During the 1990s, the bulk of $3.575 million in grants from the Archers Daniels Midland Foundation and the Dwayne Andreas Foundation, were siphoned off into three unaudited, undocumented, discretionary accounts controlled by Theodosius and his chancellor, Father Robert Kondratick. At least another million disappeared from OCA accounts in the 2000s, but record-keeping has been so poor that the full extent of the misappropriations and fraud will never be known.

“The overwhelming evidence shows that the OCA’s leadership at its highest levels have been complicit since as early as 1989 and has squandered millions of dollars,” the report, prepared by a committee of five members appointed by the church in the fall of 2007. “Some placed their personal gain above their Christian duties. Others failed in their fiduciary responsibility to bring these matters to light and correct them.”

“The preponderance of evidence clearly shows Metropolitan Theodosius, Metropolitan Herman, the Holy Synod, the Metropolitan Council, the Administrative Committee, the former Chancellor, the part-time Treasurers, and the Comptroller had varying and sometimes multiple roles in this tragedy.”

By most accounts, the central figure in the scandal was Kondratick, the church’s chief administrative officer from the late 1980s until 2006. Along with diverting large sums for unauthorized personal and family use, pressing for reimbursement for undocumented credit card expenses, creating a chancery culture of “deception, deceit and covertness,” Kondratick “used OCA resources to develop personal loyalty, dependence and silence on the part of the hierarchy, clergy, and laity through gifts, which included cash, jewelry, meals, travel, lodging, and incidentals,” according to the report.

After describing Metropolitan Theodosius as a lazy, hands-off manager who shied away from tough problems, the report argued that “given Metropolitan Theodosius’ style, there was a leadership vacuum, which Kondratick filled as Chancellor. Metropolitan Theodosius’ weaknesses and disinterest allowed the former Chancellor to take almost complete control of Chancery operations, to include staffing, budgeting, and spending decisions. Ultimately, the Chancellor was able to control the Holy Synod, Metropolitan Council, and Administrative Committee.”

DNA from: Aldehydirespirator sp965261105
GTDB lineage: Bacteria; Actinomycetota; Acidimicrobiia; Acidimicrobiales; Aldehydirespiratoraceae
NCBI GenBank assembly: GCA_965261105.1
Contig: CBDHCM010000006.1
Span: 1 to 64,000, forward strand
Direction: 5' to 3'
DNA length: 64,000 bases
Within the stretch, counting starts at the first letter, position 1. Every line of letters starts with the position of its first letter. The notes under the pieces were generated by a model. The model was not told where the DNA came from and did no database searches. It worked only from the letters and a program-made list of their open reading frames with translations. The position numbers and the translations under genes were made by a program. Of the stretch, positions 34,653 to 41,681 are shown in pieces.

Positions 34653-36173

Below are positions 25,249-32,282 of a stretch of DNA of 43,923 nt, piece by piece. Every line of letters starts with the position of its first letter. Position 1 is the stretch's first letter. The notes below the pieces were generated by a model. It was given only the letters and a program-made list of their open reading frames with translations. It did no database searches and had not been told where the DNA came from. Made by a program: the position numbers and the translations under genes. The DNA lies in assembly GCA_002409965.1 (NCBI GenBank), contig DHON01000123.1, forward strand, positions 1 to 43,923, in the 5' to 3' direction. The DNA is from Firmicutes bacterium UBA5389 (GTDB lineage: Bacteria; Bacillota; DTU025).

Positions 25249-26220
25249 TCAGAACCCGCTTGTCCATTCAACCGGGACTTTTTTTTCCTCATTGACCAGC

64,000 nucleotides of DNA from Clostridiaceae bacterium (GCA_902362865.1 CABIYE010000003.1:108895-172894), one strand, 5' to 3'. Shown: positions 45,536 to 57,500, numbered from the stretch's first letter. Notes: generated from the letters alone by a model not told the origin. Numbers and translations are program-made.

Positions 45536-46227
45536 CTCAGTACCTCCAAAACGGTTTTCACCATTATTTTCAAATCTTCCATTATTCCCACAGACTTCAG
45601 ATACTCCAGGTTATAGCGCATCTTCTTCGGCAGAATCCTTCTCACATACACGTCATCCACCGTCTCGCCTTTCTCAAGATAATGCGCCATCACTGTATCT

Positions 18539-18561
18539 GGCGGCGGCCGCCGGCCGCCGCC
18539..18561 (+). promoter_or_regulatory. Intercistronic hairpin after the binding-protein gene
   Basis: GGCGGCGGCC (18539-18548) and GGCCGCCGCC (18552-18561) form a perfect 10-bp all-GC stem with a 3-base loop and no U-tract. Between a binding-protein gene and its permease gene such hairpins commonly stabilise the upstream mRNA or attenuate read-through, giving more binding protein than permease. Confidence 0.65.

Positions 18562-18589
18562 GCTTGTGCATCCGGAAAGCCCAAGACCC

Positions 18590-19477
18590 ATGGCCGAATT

By the late 1990s, it was becoming difficult to keep the lid on the central administration’s cash diversions, because independent accountants were refusing to audit books to which they had only partial access. The church’s audit committee had began to complain as early as 1993, but was thwarted by Theodosius and Kondratick.

The church’s treasurer, Deacon Eric Wheeler, who initially collaborated with the pair, began trying to block and reverse their practices. In the fall of 1999, he was fired as treasurer and given a severance package that required him to remain silent. Jonathan Kozey, the lay chair of the audit committee, was also removed.

Archbishop Herman Swaiko, then of the Diocese Eastern Pennsylvania, was appointed Temporary Treasurer and had already been fully briefed by Wheeler about the improprieties in the central administration. Rather than investigating the charges and raising the alarm, Swaiko began a steady campaign to suppress investigation and even discussion of the problems that would last until things began to unravel in 2006. When Herman became metropolitan in 2002, he reappointed Kondratick as chancellor and reappointed him in 2005.

As for the other bishops sitting on the Holy Synod, the report concluded that, “in this unprecedented scandal of the OCA, none of the hierarchs, when confronted with information from whistleblowers and others about the financial abuses, took immediate action.

It was over the “Beslan matter” that the synod’s unity began to unravel. During the fall of 2004, OCA parishes had raised about $90,000 on behalf of the survivors of the Beslan hostage disaster, when several hundred Russian schoolchildren died after being taken hostage by Chechen terrorists. The money was transferred to the OCA’s “representation church ” in Moscow, a kind of embassy operation for liaison with the Russian Orthodox Church.